Driving in the rain and trusting your instincts

Let’s use an analogy that we all have experience with. Imagine you’re driving in the rain. The windshield wipers are fanning across the windshield furiously, with large drops plopping in your view so fast that the blades can barely keep up. Traffic is heavy and you’re having to watch out for cars that keep pulling past you. There’s that wiggly feeling under the steering wheel that tells you that the tires are barely gripping onto the asphalt. The glass in front of you oscillates between being clear and fogging up, so you have to keep turning the vent at the top of the dashboard on and off. 

This situation requires all of your focus and concentration. The people are driving fast past you, and you’re having to watch out for cars constantly. You know that you must point your attention to driving to keep the people in the car safe. 

Anyone who has been a driver for any amount of time will tell you that it all becomes automatic after a while. When you’re first driving, you worry about everything and overthink every turn of the steering wheel. With time, you don’t even think about it. You are just present in the moment and trusting your body and brain to react correctly.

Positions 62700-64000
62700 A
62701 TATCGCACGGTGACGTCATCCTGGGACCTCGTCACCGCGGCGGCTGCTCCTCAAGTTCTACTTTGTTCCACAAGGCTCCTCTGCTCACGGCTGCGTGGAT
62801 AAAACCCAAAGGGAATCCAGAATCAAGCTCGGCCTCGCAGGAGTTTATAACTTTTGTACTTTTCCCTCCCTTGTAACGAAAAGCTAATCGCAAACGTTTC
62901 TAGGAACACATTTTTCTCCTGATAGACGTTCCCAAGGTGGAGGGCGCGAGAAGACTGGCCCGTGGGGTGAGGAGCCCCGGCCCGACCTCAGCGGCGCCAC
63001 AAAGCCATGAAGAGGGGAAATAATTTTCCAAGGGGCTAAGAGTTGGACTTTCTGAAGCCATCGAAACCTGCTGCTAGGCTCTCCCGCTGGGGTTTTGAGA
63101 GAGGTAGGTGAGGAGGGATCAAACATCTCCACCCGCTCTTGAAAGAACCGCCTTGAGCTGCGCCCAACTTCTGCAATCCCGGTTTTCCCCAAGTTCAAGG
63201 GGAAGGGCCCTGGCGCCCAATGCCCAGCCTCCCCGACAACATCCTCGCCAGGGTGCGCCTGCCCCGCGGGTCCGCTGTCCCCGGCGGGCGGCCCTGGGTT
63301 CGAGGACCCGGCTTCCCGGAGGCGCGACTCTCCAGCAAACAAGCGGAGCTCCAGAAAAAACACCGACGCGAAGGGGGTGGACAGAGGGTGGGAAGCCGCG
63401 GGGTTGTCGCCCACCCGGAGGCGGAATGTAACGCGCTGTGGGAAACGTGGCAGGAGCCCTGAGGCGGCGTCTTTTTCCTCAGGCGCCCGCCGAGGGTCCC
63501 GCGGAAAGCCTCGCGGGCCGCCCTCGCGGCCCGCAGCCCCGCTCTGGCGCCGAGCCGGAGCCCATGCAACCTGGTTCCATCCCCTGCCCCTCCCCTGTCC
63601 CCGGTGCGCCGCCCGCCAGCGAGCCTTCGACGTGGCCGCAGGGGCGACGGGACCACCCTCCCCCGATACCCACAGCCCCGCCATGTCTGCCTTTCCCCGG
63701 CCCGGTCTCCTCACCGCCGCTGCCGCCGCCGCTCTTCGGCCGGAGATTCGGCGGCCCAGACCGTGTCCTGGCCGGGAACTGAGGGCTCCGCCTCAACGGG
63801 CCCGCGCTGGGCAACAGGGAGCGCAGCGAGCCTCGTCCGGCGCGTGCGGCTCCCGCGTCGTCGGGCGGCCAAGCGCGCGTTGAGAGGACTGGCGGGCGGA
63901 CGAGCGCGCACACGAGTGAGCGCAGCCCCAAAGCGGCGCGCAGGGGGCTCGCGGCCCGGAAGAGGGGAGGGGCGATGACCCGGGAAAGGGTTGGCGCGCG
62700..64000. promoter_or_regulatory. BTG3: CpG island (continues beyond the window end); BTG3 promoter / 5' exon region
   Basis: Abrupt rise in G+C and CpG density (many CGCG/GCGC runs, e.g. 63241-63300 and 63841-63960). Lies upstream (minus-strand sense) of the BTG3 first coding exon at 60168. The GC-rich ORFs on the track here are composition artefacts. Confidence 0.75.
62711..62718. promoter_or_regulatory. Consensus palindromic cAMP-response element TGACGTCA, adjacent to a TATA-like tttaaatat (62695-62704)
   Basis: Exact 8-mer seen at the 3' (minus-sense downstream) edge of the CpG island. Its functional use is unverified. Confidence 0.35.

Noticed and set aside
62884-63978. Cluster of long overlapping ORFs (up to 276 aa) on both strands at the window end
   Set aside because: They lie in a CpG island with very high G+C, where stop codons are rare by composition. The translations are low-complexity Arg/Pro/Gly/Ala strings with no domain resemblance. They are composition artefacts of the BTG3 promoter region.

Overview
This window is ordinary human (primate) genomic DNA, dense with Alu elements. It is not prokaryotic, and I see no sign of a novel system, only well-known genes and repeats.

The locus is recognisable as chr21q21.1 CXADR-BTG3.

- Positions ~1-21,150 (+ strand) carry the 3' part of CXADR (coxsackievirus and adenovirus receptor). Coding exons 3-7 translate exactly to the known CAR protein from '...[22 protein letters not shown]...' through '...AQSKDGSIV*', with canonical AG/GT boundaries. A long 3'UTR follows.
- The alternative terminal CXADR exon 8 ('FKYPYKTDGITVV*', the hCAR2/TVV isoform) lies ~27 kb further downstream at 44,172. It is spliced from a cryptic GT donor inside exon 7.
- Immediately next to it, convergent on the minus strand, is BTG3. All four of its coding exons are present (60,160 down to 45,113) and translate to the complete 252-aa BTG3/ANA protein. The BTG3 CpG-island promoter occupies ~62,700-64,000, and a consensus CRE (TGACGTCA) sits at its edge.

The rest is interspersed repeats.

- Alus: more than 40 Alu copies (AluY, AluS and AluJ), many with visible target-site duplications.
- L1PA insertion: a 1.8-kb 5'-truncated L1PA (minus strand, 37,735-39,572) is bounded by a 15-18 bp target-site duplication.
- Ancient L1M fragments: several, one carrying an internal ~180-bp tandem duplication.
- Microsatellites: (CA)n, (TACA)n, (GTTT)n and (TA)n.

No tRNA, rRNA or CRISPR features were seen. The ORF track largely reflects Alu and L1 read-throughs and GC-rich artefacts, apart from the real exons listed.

You learned to drive automatically by doing it again and again for many hours and in countless different situations – heavy, slow, or completely stalled traffic, different times of the day, from night moonless hours to bright days, you had been driving in the rain, snow or in many other weather and road conditions, you been in different cities or even countries, on 5-lanes highways to a poorly maintained country-side road, you had been driving different types of cars with different types of passengers, you had been driving being tired, sleepy, or angry, and many more variations.

In fencing, you have to learn to do that same thing. In the context of a fencing match, your brain is that person in the car. You have to learn to trust your body and brain to take over without you overthinking it. There is a constant talk in sports about “finding flow”. Dropping into the moment and being fully present during a match is a skill that’s developed over time and with a lot of training in different situations. It’s an important skill to develop because it allows us to maximize our mental agility without distraction and to bring our skills to the surface exactly when we need them.